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Sketchbook

2005-08-16

I’ve never used artists sketchbooks. Back when I was studying composition I would have a pile of loose sheets at the top of the piano with random notes. At (ir)regular intervals when I was tidying up the room I would just throw it all away. Maybe save two or three notes but they would most likely be trashed the next time. Instead I’ve been depending on my imagination and memory.

I believe I have a strong long term memory concerning what I’m working on and what I’ve been working on and thinking about in the past. That was trained while I was doing the master thesis in geophysics. That was the time I got more and more involved with music. Gradually I spent less and less time on my thesis and more and more time playing and composing. I trained myself to remember exactly where I left off on the work on the thesis so that next time I could pick up where I left off without having to spend time refreshing my memory. The master thesis stretched out in time and instead of the expected 1 1/2 years I ended up using 4 years. At one point I had a 3/4 year break doing nothing but music then walked in sat down and continued to debug and test the subroutine that I’d been struggling with last fall.

My imagination was trained studying counter-point and orchestration. I read a book on counterpoint that emphasized the importance of being able to imagine the cantus firmus mould it in memory and then write it down. Similarly when it progressed to first species counter-point second species and so on it kept challenging me to as far as possible be able to crate all of the counterpoint without the aid of pen and paper. Orchestration in a similar fashion was useful for training the memory of what sounds are produced by various combinations of instruments and an imagination of how new combinations would sound. For a composer this is an absolute prerequisite. You don’t have day-to-day access to musicians and in general you have to do the whole composition without being able to properly listen to it along the way and adjust. A strong imagination hence becomes vital to avoid major disappointments when you’re finally able to test it with musicians generally shortly before it’s going to be performed in public.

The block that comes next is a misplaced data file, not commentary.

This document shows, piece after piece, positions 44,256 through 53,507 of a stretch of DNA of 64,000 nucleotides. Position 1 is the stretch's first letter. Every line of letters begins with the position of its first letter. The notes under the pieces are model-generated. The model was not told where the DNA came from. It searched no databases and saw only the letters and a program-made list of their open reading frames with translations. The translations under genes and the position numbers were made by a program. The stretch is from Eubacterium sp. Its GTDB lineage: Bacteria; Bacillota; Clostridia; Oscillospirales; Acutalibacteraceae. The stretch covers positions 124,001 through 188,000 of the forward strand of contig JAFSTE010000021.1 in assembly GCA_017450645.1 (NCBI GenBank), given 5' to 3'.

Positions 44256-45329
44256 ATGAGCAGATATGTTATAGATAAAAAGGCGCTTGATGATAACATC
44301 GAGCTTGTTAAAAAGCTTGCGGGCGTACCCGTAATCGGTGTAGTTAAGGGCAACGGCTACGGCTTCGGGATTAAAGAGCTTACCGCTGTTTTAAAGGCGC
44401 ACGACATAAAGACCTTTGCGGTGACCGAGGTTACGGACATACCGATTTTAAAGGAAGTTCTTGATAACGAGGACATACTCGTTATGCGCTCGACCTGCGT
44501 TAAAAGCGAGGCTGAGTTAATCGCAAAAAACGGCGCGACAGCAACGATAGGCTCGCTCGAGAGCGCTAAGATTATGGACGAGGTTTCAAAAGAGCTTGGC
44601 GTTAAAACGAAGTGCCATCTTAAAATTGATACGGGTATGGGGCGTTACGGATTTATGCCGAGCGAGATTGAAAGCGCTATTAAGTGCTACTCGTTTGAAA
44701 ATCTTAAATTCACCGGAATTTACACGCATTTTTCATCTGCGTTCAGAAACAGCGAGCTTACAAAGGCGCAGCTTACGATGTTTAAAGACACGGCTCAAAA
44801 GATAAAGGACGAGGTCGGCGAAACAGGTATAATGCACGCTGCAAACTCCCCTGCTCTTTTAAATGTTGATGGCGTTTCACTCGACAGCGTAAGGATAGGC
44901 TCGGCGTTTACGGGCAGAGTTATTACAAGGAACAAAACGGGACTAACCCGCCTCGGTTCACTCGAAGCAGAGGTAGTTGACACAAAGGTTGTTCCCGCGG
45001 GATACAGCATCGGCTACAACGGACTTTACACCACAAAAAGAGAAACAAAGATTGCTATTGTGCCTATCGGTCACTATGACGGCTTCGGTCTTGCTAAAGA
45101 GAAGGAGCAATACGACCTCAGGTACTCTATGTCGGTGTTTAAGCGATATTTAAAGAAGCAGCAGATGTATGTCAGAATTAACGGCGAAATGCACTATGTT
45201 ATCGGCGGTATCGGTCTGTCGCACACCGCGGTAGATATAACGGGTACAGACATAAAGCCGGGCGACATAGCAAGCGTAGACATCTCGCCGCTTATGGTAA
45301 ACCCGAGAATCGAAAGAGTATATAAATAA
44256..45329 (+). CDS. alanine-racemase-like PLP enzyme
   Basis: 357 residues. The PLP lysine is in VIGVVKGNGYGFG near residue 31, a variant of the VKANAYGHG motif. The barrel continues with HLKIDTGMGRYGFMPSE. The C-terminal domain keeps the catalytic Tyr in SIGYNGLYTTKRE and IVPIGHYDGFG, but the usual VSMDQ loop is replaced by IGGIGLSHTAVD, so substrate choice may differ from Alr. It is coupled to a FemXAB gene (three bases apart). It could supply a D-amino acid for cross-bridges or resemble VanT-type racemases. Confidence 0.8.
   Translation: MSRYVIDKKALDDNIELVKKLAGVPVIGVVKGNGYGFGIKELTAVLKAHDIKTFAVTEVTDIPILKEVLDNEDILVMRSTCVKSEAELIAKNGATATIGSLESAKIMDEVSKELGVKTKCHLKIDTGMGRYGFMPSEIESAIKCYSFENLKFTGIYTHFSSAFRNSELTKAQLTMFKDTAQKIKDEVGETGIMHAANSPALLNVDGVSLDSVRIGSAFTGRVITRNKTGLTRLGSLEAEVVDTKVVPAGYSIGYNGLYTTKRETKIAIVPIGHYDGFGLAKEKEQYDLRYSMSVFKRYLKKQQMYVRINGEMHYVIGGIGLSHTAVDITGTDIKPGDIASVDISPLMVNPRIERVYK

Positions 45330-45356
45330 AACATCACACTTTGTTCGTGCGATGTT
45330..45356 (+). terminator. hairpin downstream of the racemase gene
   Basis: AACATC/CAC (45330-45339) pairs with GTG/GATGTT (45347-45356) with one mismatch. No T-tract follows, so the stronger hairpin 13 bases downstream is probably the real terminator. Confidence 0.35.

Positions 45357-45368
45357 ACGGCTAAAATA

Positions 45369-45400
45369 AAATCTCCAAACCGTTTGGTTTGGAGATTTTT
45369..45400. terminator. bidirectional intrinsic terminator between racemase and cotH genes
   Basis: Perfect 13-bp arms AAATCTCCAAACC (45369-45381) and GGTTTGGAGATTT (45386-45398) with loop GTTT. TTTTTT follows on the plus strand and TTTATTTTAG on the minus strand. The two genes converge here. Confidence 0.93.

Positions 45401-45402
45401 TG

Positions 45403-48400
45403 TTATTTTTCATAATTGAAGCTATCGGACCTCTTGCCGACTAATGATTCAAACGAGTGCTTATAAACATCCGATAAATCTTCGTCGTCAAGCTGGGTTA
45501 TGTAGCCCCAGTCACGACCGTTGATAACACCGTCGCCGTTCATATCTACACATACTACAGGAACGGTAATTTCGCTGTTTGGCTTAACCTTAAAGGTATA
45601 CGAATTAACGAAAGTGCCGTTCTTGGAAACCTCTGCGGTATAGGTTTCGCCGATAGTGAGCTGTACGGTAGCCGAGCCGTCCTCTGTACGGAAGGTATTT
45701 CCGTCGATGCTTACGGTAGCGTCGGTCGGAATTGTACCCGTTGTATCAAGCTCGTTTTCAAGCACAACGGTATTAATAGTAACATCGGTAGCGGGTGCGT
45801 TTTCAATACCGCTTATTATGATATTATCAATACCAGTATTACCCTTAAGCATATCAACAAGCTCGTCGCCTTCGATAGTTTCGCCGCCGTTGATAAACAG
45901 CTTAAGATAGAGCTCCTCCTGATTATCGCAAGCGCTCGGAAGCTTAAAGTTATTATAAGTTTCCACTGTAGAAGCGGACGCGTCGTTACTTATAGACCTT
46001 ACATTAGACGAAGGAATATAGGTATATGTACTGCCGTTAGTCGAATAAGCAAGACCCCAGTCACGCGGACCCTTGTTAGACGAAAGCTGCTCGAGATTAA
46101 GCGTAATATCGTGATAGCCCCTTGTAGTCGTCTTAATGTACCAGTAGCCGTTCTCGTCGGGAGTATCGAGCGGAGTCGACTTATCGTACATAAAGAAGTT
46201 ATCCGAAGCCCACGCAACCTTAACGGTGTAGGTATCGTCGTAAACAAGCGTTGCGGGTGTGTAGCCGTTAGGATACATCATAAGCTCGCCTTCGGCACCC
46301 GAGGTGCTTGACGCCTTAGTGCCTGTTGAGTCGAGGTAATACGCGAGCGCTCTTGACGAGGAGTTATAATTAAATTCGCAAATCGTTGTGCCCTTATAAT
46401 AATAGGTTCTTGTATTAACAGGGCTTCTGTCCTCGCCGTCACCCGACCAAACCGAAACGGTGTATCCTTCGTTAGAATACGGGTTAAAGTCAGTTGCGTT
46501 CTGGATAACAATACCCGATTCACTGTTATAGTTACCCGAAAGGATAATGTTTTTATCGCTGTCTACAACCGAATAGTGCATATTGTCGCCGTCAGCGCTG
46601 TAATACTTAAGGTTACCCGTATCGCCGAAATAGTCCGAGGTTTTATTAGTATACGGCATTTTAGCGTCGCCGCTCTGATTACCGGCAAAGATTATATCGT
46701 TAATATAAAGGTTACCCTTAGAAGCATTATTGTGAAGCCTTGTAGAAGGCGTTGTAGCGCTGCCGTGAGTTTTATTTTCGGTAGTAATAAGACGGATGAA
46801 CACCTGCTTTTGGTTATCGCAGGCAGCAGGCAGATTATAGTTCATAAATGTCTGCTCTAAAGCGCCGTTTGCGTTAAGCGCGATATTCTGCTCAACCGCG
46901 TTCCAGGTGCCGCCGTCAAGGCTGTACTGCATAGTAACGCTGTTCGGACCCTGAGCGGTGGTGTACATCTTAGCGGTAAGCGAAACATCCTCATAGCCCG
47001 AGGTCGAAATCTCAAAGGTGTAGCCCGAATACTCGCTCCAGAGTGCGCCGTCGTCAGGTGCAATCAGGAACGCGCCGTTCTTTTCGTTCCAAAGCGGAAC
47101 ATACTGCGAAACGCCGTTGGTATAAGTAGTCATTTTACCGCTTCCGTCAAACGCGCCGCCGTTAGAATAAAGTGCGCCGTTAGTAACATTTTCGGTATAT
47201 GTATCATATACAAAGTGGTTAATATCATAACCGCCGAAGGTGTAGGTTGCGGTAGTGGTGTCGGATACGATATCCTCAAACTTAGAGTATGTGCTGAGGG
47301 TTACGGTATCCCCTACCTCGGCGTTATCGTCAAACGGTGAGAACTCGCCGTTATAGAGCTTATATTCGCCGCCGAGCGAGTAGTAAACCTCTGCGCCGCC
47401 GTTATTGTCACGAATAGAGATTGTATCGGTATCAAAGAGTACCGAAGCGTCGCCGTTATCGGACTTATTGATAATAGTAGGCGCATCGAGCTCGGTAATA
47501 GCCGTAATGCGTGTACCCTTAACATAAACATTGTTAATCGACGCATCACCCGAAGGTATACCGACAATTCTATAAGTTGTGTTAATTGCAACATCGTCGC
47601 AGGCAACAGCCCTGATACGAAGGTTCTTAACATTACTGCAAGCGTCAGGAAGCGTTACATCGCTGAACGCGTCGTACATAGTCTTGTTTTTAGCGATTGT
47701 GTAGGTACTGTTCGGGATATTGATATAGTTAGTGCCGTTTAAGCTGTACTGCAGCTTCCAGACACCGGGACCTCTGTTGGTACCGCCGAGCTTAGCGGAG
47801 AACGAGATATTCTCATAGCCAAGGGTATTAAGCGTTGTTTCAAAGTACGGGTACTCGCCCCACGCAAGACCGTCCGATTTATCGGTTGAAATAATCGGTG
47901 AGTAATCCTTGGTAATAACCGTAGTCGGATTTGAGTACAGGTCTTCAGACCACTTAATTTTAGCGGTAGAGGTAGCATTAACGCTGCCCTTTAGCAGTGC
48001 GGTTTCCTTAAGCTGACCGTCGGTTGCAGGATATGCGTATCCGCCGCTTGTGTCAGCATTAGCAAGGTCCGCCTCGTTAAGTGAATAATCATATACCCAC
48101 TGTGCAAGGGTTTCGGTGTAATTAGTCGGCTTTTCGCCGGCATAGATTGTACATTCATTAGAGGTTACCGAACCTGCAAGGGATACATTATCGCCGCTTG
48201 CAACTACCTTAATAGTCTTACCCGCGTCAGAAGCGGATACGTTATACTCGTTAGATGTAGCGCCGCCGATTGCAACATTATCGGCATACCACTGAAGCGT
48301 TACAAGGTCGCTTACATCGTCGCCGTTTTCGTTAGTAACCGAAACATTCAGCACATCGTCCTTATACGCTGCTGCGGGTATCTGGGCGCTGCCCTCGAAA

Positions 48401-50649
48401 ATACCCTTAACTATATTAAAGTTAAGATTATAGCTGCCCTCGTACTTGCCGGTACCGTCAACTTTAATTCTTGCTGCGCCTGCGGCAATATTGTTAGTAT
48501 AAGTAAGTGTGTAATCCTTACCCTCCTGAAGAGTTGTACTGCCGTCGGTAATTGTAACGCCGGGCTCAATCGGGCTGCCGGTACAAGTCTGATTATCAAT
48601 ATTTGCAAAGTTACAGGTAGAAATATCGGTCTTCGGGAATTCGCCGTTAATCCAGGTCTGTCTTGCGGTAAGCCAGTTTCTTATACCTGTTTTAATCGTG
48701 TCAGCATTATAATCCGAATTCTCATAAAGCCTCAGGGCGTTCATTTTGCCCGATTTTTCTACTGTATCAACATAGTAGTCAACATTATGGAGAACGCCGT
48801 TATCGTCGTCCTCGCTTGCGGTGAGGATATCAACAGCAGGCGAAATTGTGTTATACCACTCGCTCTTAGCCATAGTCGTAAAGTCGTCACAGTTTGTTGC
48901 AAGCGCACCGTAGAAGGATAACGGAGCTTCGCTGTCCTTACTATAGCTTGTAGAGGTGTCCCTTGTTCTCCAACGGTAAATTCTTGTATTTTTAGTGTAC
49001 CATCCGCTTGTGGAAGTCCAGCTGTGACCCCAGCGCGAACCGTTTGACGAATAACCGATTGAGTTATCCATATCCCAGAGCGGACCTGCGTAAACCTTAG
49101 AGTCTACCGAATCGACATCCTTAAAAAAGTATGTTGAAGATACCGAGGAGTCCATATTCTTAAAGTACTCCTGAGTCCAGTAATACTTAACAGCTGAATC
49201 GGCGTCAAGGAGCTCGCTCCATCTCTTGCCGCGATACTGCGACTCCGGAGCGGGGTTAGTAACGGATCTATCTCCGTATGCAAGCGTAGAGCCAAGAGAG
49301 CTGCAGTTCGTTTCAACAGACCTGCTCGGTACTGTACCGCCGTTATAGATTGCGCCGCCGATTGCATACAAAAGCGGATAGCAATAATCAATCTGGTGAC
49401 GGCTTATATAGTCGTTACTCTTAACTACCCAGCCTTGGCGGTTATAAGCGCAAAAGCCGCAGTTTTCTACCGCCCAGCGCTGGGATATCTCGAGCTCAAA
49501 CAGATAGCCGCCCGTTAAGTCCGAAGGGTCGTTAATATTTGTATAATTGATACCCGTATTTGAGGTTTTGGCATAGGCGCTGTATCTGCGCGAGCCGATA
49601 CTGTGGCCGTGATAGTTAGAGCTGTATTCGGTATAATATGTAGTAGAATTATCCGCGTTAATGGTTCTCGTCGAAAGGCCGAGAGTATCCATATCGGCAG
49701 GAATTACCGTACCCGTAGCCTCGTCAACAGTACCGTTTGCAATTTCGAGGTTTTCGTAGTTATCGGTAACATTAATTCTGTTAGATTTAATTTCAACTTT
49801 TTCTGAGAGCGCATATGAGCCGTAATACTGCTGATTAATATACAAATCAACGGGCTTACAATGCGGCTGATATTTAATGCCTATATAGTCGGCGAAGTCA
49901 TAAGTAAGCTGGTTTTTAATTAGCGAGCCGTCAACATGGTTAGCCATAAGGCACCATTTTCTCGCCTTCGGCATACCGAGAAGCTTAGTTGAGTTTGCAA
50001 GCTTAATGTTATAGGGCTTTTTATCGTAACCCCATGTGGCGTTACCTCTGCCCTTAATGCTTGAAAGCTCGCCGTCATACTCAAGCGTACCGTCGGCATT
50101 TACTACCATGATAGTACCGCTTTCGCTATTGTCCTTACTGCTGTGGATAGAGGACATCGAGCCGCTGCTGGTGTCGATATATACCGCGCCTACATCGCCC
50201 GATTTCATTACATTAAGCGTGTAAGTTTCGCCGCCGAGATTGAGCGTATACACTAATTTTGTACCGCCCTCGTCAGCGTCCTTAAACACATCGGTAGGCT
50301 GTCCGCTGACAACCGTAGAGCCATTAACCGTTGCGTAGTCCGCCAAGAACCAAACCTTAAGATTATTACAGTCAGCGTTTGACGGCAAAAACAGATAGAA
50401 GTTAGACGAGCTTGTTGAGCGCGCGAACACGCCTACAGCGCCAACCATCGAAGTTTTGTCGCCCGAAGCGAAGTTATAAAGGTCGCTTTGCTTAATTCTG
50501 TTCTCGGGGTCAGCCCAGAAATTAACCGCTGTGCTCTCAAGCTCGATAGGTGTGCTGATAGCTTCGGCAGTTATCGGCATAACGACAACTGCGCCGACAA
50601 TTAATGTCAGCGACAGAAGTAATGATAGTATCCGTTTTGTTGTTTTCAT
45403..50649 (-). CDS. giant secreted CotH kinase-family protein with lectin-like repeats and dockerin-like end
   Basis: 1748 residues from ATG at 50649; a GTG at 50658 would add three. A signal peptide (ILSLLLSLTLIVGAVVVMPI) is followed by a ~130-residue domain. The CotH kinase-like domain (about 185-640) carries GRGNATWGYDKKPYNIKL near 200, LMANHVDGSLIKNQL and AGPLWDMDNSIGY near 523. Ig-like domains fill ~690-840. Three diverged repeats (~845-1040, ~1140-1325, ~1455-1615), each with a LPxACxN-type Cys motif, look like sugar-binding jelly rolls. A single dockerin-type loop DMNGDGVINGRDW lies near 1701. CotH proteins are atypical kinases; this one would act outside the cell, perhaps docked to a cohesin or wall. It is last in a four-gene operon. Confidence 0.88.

As I turned from composing for musicians to work on electronic sound I’ve kept working along these lines. I’m quite dependent on listening to the sounds I’m producing but at the same time those sounds tend to be very rough and not pleasing early in the development of a new work. I don’t like presenting it to others in particular the artists I’m collaborating with at a too early stage. While I might be able to imagine what kind of potential the sounds have for further development and refinement they generally tend to sound dull boring and disappointing to others.

The early tryout phase of a project tends to produce a bunch of spaghetti Max patches while testing new techniques. But the closest I get to sketchbooks and the only ones that I’m ever going back to are this blog and the e-mail in- and sent mail boxes.

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